Case Report Open Access
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World J Hepatol. Mar 27, 2011; 3(3): 79-82
Published online Mar 27, 2011. doi: 10.4254/wjh.v3.i3.79
Multi-organ failure with atypical liver granulomas following intravesical Bacillus Calmette-Guerin instillation
Michail Kaklamanos, Nikolaos Paissios, Constantin Goritsas, Department of Internal Medicine, “Sotiria” Hospital of Chest Diseases, Athens 11527, Greece
Georgia Hardavella, Georgios Dionellis, Nikolaos Koulouris, 1st Department of Respiratory Medicine, University of Athens, “Sotiria” Hospital of Chest Diseases, Athens 11527, Greece
Rodoula Trigidou, Department of Pathology, “Sotiria” Hospital of Chest Diseases, Athens 11527, Greece
Author contributions: Kaklamanos M wrote the paper; Hardavella G, Dionellis G were responsible for treating the patient; Paissios N performed the literature review; Kaklamanos M, Goritsas C performed the liver biopsy and followed-up the patient; Trigidou R established the pathological diagnosis; Goritsas C, Koulouris N supervised this case presentation; and all authors approved the final manuscript for publication.
Correspondence to: Michail Kaklamanos, MD, Department of Internal Medicine, “Sotiria” Hospital of Chest Diseases, 152 Mesogeion Avenue, Athens 11527, Greece.
Telephone: +30-210-7763467 Fax: +30-210-7721658
Received: December 7, 2010
Revised: February 22, 2011
Accepted: March 1, 2011
Published online: March 27, 2011


Bacillus Calmette-Guerin (BCG) intravesical instillation has been adopted in the treatment of patients with superficial bladder cancer. BCG-induced disseminated infection, though rare, has been associated with the histological finding of epithelioid granulomas in different organs, including the liver. We report the case of an adult patient with multi-organ failure, who developed sepsis, acute respiratory failure and acute hepatic failure with encephalopathy whose liver biopsy confirmed the presence of atypical, granulomatous-like lesions. Recovery was observed only after empirical therapy for Mycobacterium bovis with isoniazid, rifampicin, ethambutol and steroids was introduced. This case highlights the importance of a thorough patient assessment in order to exclude other more common causes of hepatic granulomas and to confirm diagnosis. Histological findings may be non-specific when the liver is involved in BCG-induced disseminated infection.

Key Words: Bacillus Calmette-Guerin, Multi-organ failure, Hepatic granulomas, “Bacillus Calmette-Guerin-itis”


Bacillus Calmette-Guerin (BCG) is an attenuated live-strain of Mycobacterium bovis (M.bovis), initially developed as a vaccine against Mycobacterium tuberculosis, which is currently used in the treatment of superficial bladder carcinoma[1,2].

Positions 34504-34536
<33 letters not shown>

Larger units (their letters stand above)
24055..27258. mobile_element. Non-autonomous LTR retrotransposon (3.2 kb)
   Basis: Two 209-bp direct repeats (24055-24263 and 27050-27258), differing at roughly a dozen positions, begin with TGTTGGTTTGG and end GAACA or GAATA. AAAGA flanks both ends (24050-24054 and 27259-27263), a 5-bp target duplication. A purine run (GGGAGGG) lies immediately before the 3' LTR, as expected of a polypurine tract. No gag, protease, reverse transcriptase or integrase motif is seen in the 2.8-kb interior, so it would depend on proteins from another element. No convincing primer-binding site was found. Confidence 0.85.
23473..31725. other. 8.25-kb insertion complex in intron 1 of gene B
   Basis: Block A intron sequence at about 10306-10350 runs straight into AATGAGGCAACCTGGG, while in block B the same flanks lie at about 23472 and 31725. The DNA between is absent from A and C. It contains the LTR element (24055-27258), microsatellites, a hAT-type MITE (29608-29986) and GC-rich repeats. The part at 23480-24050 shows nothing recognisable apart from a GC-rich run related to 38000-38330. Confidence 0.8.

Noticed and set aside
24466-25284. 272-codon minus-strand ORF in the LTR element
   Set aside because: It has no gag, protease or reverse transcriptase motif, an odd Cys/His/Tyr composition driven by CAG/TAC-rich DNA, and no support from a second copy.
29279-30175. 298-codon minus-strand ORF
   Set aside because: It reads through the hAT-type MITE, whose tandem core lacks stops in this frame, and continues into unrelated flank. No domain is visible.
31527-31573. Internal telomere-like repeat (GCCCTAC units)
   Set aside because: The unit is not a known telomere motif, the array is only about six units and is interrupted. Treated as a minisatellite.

Minor side-effects, such as irritative bladder symptoms, hematuria, fever, arthralgia and myalgia, are the rule in up to 90% of patients treated[3,4]. Significant adverse reactions are uncommon (< 5%), but systemic complications such as severe sepsis, pancytopenia, acute respiratory failure, abscess formation, mycotic aneurysms and haemolytic-uremic syndrome have also been reported[3,4]. BCG-induced disseminated M.bovis infection has been associated with the histological appearance of epithelioid granulomas in various organs, such as the liver, prostate, lungs and bone marrow[5-8].

We report the case of an adult, immunocompetent patient with multi-organ failure comprising sepsis, acute respiratory failure and acute hepatic failure with encephalopathy that had atypical histological findings on liver biopsy and responded well on standard treatment for M.bovis.


A 52-year-old Caucasian male was admitted to our hospital complaining of high fever (39.0°C) with chills, productive cough, dysuria and gross hematuria that started eight days earlier after a traumatic session of intravesical BCG-instillation.

He was diagnosed with a stage II (T3aN0) papillary bladder carcinoma a year previously, had undergone two endoscopic operations and introduced on a BCG-instillation protocol.

Upon admission, he was febrile (39.0°C) with BP: 125/80 mmHg, HR: 90 beats/min sinus rhythm, RR: 25 breaths/min and SatO2 = 93% (on ambient air). Clinical examination was unremarkable apart from a few scattered bibasal inspiratory crackles. ECG was consistent with sinus tachycardia and ABGs revealed mild hypoxemia/hypocapnia. His liver biochemistry was only mildly affected. The chest X-ray showed a right-sided pleural effusion. Figure 1 shows the time-related deterioration of liver biochemistry parameters.

Figure 1
Figure 1 Timescale of liver biochemistry deterioration. AST: aspartate aminotransferase (nr:10-37 IU/L); ALT: alanine aminotransferase (nr: 10-37 IU/L); ALP: alkaline phosphatase (nr: 34-104 IU/L); LDH: lactate dehydrogenase (nr: 135-225 IU/L); γ-gt: γ-glutamyl transferase (nr: 9-40 IU/L); nr: normal range.

Although, intravenous Piperacillin/Tazobactam (4/0.5 g qds) was initiated on admission for a probable lower respiratory tract infection, he became septic with acute respiratory failure on day 4. A chest CT scan showed alveolar-type consolidating lesions at both lung bases. Therefore, we initiated empirical therapy with isoniazid (5 mg/kg od), rifampicin (10 mg/kg od), ethambutol (20 mg/kg) and prednisolone (15 mg od), after discontinuation of Pip/Tazo (Table 1). Although there was improvement in the patients’ haemodynamic and respiratory parameters by day 7, his laboratory tests continued to deteriorate and, on day 10, he became acutely jaundiced with early signs of hepatic encephalopathy (i.e. flapping and resting tremor). At that point, his liver biochemistry was more consistent with acute hepatitis. Oral lactulose and neomycin were added to the treatment in order to halt the progression of hepatic encephalopathy. A liver fine needle biopsy (FNB) was performed in order to investigate the cause of the persistently deteriorating hepatic function and to exclude drug-related hepatitis as a cause. The biopsy specimen revealed several small, non-specific, granulomatous-like lesions, including histiocytes, findings which were inconclusive for a type-specific hepatitis (Figure 2 A,B). Ziehl-Nielsen staining and a polymerase-chain-reaction (PCR) performed on the biopsied liver tissue were negative while his liver biochemistry kept deteriorating.